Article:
Taxation is evil – it may in some cases be a necessary evil – but it should be minimised at all costs. Why? – because taxation involves the sequestration of wealth from the citizen by the politician so that the bureaucrat may then exercise choices, notionally on behalf of the citizenry, in how that wealth is to be disbursed. In practice, the public sector is parasitic on the public purse, as it will always feed itself before it feeds the citizen. Furthermore, in taking choice away from the citizen and exercising it by proxy, the public sector regularly commits monopsony – the denial of free and fair competition through the exercise of monopoly purchasing power within a rigged marketplace. And this amounts to an assault on the most fundamental conservative value – freedom of the individual.

    Freedom is only evidenced when the individual can exercise choices in what they do and how they do it. It is true that we have much freedom in many aspects of our lives – travel, speech, diet and association to name but a few areas. But, even in those areas where the State exercises fairly loose constraints – through sensible regulation – true choices are only available to those who possess what economists call effective demand or discretionary spending power. When the State sequestrates wealth through excessive taxation it shrinks the discretionary spending power of the citizen to such an extent that the taxation itself amounts to an assault on basic freedoms. Further, when the state arrogates unto itself the right to administer the delivery of essential services, then the assault on freedom of choice is even clearer.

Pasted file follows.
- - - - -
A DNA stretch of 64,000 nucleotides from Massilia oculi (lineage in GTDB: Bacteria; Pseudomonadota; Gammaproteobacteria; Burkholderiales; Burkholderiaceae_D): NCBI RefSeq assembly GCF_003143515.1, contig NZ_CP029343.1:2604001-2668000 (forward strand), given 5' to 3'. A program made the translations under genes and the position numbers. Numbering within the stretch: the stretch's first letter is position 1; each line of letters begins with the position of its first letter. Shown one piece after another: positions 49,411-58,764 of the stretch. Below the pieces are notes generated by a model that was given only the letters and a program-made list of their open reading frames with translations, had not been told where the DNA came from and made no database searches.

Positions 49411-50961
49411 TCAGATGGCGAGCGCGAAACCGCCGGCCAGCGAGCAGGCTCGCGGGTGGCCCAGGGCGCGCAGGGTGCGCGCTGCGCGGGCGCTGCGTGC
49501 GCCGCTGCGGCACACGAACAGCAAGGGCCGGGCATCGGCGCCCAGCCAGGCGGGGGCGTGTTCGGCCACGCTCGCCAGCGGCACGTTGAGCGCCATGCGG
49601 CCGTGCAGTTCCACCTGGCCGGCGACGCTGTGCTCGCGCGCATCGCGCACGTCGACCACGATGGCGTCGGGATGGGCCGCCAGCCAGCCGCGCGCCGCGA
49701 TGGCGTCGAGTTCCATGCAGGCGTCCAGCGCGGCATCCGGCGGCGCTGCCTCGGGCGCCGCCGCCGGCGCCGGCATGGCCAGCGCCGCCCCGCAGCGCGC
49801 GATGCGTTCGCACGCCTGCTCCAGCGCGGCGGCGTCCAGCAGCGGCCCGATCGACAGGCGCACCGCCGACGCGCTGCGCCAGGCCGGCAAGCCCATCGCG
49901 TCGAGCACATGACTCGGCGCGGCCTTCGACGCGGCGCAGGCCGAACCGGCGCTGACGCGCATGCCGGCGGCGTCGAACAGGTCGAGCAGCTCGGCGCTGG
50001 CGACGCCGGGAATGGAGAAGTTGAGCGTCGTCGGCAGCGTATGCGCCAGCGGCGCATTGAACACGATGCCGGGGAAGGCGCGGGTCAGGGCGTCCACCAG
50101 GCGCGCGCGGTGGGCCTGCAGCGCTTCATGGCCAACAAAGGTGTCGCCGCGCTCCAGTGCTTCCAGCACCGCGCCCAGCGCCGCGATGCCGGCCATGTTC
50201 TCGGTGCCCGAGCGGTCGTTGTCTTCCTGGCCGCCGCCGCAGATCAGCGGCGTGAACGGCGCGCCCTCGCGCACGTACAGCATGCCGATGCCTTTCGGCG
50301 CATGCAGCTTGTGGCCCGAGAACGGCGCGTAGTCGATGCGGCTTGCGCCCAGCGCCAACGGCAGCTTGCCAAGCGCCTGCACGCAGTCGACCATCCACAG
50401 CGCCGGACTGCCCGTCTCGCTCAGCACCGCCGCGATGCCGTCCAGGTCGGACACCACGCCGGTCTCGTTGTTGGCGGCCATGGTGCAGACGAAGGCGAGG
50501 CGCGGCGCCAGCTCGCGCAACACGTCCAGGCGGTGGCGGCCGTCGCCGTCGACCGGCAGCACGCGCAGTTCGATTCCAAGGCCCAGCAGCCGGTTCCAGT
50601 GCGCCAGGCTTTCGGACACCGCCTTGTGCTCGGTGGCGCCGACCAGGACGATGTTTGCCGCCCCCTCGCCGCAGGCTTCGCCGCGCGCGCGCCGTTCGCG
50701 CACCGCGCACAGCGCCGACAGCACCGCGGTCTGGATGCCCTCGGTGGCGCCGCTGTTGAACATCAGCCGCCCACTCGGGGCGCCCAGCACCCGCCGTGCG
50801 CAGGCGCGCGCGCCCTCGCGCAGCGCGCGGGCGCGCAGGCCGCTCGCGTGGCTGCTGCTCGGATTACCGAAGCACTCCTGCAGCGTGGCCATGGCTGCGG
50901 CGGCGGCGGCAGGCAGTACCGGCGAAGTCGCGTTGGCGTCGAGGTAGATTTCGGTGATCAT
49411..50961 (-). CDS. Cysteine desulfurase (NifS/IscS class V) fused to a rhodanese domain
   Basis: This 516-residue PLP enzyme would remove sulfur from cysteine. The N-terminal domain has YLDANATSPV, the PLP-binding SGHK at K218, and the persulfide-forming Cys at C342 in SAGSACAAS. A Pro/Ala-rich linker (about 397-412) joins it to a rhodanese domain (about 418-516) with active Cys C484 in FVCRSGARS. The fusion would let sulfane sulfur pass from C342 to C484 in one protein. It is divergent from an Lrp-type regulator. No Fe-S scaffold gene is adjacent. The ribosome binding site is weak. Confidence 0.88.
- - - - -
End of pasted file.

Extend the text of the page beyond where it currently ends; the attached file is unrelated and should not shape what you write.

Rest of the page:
The has been much talk of late about the role of the State a commissioner of services, with competition being provided through a multiplicity of providers, some of whom may be in the private sector. It is important to recognise that true competition only exists when an individual citizen freely can make a value for money distinction between providers that are vying for trade in a free market place. As anyone who has seen the public sector tendering process at work will attest, bureaucrat choice is a very poor substitute for the judgement of individual citizens about those choices which are in their own parochial and immediate best interests.